Big Tech and financial services – an assessment

Tech giants such as Alibaba, Amazon, Facebook and Google are starting to increasingly shift their core business to other areas of the value chain. Even though financial services currently account for only around 11%1 of the total sales of selected big tech companies, it is obvious that the major players will gradually expand their activities and thus complement their own commercial services to perfection.


Mass meets network

The Big Techs have some considerable advantages in comparison to classic banks and financial institutes: numerous customer data from around the globe which can be evaluated thoroughly using the latest technology such as machine learning and AI. Detailed customer screenings can easily be created from the information obtained. Ant Financial and Mercado Libre state that they consult more than 1,000 series of data per loan application for their credit assessment. But not only the absolute amount of data plays a role in that. The tech giants also benefit from the networking effect by being able to access a wide variety of information from their users.


Which focus?

The data available to the tech giants depends first and foremost on where they are active business-wise. E-commerce platforms are able to make relatively exact statements about the respective (re )payment record of loans using the past money transactions of their users as a reference. Big Techs that focus on social media networks or internet search are capable to use their data in order to assess the users’ individual preferences, which, for instance, might be the basis for corresponding insurance offers. The problem banks have is: They do not have any access to network data at all since for legal reasons alone, money transactions and commerce have to be separated.


Low costs

In the traditional credit business, banks have to use, evaluate and constantly monitor various types of information for the risk assessment of their customers. As a whole, this is extremely time-consuming and costs money which is usually passed on in form of fees and interest. Big Techs have almost zero additional costs per additional user and their data pool available at existing fixed cost. In this respect, they can calculate with comparatively low average costs and are in a better position than their competition from the banking industry in the medium to long term.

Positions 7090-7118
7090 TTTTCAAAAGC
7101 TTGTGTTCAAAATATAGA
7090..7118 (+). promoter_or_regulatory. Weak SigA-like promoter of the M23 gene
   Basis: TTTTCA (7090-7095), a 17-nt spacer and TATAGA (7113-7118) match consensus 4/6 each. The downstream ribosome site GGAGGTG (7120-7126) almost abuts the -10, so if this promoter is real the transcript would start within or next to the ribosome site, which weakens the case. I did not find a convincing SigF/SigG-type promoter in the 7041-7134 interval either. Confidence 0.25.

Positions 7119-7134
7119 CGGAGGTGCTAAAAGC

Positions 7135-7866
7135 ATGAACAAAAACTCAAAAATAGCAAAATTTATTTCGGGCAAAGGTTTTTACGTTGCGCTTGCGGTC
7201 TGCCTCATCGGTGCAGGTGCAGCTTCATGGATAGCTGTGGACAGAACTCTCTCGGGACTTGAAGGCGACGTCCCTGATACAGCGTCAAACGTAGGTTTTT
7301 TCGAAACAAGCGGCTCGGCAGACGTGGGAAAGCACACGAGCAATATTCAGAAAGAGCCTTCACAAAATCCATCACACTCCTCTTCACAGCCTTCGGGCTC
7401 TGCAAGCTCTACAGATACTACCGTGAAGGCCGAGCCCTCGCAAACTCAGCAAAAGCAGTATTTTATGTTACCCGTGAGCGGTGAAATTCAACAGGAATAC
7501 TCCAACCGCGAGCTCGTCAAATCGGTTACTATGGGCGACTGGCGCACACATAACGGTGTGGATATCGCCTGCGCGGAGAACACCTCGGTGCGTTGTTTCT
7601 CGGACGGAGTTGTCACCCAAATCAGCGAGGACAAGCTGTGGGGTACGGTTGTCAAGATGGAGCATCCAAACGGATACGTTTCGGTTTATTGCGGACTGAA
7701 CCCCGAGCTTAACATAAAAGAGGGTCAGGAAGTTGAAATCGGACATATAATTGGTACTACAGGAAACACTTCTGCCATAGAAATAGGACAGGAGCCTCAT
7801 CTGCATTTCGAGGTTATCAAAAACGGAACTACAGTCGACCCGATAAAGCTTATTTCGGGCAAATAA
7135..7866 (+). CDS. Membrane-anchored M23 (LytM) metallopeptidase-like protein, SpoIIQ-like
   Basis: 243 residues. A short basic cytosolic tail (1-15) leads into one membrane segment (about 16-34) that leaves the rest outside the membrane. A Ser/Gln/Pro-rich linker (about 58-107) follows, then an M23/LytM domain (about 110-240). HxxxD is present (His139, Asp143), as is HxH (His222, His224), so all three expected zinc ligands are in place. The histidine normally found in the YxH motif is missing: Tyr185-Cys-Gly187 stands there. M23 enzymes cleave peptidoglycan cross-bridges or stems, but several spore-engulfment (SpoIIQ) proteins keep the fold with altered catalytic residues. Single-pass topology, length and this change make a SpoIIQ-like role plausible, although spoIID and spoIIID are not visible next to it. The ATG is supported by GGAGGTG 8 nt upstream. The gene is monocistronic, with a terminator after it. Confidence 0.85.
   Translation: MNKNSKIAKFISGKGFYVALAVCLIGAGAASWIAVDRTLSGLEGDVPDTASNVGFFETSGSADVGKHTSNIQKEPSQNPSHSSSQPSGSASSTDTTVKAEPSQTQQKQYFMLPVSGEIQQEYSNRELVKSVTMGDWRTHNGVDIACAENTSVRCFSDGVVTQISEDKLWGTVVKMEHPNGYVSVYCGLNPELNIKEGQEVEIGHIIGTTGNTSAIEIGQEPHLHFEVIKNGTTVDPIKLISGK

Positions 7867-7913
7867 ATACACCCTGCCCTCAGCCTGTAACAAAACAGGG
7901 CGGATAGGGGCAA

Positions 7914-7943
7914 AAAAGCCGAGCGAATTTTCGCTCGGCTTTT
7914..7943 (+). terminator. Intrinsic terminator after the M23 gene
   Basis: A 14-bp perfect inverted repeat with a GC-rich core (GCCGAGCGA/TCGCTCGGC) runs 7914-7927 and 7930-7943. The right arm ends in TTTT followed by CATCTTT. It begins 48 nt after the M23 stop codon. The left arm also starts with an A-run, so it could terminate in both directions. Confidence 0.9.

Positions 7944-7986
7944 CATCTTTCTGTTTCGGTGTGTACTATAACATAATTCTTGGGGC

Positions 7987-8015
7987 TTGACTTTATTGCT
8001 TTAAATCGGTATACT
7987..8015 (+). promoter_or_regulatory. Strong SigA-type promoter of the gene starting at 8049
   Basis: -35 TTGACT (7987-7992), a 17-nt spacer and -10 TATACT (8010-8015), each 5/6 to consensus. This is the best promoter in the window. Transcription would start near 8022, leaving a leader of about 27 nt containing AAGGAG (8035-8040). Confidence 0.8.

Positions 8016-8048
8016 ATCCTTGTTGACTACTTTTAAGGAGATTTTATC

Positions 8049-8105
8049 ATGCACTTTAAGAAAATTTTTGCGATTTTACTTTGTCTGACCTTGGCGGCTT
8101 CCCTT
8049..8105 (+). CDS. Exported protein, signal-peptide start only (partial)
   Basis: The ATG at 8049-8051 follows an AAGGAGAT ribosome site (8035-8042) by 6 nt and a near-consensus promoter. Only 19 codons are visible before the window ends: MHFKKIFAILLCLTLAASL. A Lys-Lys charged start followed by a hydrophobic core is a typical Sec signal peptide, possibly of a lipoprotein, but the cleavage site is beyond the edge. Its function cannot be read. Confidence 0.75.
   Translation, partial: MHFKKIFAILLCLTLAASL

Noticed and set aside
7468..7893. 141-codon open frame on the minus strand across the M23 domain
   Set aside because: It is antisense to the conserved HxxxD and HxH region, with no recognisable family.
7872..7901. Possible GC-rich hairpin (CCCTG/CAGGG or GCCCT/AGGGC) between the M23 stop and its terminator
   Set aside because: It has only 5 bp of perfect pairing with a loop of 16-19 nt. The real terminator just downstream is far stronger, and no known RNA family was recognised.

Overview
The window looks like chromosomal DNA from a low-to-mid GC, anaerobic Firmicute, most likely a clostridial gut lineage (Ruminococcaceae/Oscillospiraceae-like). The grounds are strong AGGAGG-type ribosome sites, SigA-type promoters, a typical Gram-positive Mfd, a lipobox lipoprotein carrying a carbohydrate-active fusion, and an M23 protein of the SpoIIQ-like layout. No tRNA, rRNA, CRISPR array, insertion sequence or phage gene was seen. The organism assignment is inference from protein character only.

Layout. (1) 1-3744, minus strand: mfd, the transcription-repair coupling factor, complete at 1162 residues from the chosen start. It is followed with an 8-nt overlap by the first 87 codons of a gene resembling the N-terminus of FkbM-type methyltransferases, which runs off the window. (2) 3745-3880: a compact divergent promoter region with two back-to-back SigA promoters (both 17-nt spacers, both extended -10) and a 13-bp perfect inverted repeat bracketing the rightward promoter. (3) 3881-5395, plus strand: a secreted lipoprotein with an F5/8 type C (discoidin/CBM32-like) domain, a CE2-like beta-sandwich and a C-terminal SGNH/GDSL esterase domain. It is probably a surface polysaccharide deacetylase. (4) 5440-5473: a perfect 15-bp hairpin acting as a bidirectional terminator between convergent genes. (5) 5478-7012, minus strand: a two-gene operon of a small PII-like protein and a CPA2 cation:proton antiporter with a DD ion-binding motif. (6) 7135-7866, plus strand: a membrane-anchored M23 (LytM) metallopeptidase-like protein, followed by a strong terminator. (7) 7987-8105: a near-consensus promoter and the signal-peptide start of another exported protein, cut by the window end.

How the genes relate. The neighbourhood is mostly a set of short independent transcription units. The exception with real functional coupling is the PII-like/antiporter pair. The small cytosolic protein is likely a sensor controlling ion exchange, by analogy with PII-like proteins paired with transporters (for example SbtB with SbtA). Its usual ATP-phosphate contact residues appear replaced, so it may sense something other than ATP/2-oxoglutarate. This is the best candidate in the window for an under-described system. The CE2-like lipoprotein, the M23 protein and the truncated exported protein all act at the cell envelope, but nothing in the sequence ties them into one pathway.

Below the radar

There is another advantage of the Big Techs: They are capable of attracting customer groups worldwide who have not yet had access to the banking system. These customer groups have fallen under the radar of banks since they are too far away geographically and/or because they do not meet the minimum requirements for a loan application – for example due to a lack of audited financial statements. However, since in developing and newly industrialising countries cellphones and smartphones are relatively wide-spread, Big Techs are able to gain customers by offering cashless payments or other financial services. This means: They attend (smaller) companies as well as households that otherwise would not make use of any banking services. The best examples for such a development are payment methods like PayPal and M-Pesa or, as of recently, the online currency Libra.


(Un)controllable market power

The combination of a wide range, special networking effects and low average costs enables Big Techs to radically change the financing sector. Critics, however, advise against the presumable development of digital monopolies which would have market power beyond control. Furthermore, additional costs and risks for society as a whole may emerge. Many demand the divestiture or at least strict regulations of those monopolies. If and how these demands are pursued remains to be determined.


Exciting challenge

In our opinion, a black-and-white scenario, i.e. a complete change in markets and systems, is not very likely. It is more likely that the financing sector will divide into two sections, one being dominated by Big Techs and the other, as usual, by banking and financial institutions, although to a smaller degree than today. This will probably also include the trade and receivables finance market: Service providers beyond the Big Techs will continue to exist in the future. However, they will be facing a variety of challenges in the upcoming years. We think: Whoever is capable of combining the powerful processing of mass data with maximum adaptability and security, will definitely be winning in the trade and receivables finance sector rather than losing. efcom will accompany their customers as an innovative partner and a practical know-how provider. For further information, anyone interested may contact efcom via

1 S&P Capital IQ; BIS
Sources: BIS Annual Report 2019; “Zeigt Big Tech die wettbewerblichen Folterinstrumente auf!“ by Thomas Straubhaar